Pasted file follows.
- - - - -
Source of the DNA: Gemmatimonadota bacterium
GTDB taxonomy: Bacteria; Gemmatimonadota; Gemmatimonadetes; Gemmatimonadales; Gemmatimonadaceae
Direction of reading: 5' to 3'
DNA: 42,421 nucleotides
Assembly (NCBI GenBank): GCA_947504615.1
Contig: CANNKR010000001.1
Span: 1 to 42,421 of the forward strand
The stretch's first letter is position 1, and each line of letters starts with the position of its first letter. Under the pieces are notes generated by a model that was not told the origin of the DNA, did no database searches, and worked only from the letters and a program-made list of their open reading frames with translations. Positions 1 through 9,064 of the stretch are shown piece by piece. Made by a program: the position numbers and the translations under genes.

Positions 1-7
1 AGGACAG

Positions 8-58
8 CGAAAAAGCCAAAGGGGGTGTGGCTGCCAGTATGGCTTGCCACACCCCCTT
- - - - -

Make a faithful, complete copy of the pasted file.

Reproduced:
Source of the DNA: Gemmatimonadota bacterium
GTDB taxonomy: Bacteria; Gemmatimonadota; Gemmatimonadetes; Gemmatimonadales; Gemmatimonadaceae
Direction of reading: 5' to 3'
DNA: 42,421 nucleotides
Assembly (NCBI GenBank): GCA_947504615.1
Contig: CANNKR010000001.1
Span: 1 to 42,421 of the forward strand
The stretch's first letter is position 1, and each line of letters starts with the position of its first letter. Under the pieces are notes generated by a model that was not told the origin of the DNA, did no database searches, and worked only from the letters and a program-made list of their open reading frames with translations. Positions 1 through 9,064 of the stretch are shown piece by piece. Made by a program: the position numbers and the translations under genes.

Positions 1-7
1 AGGACAG

Positions 8-58
8 CGAAAAAGCCAAAGGGGGTGTGGCTGCCAGTATGGCTTGCCACACCCCCTT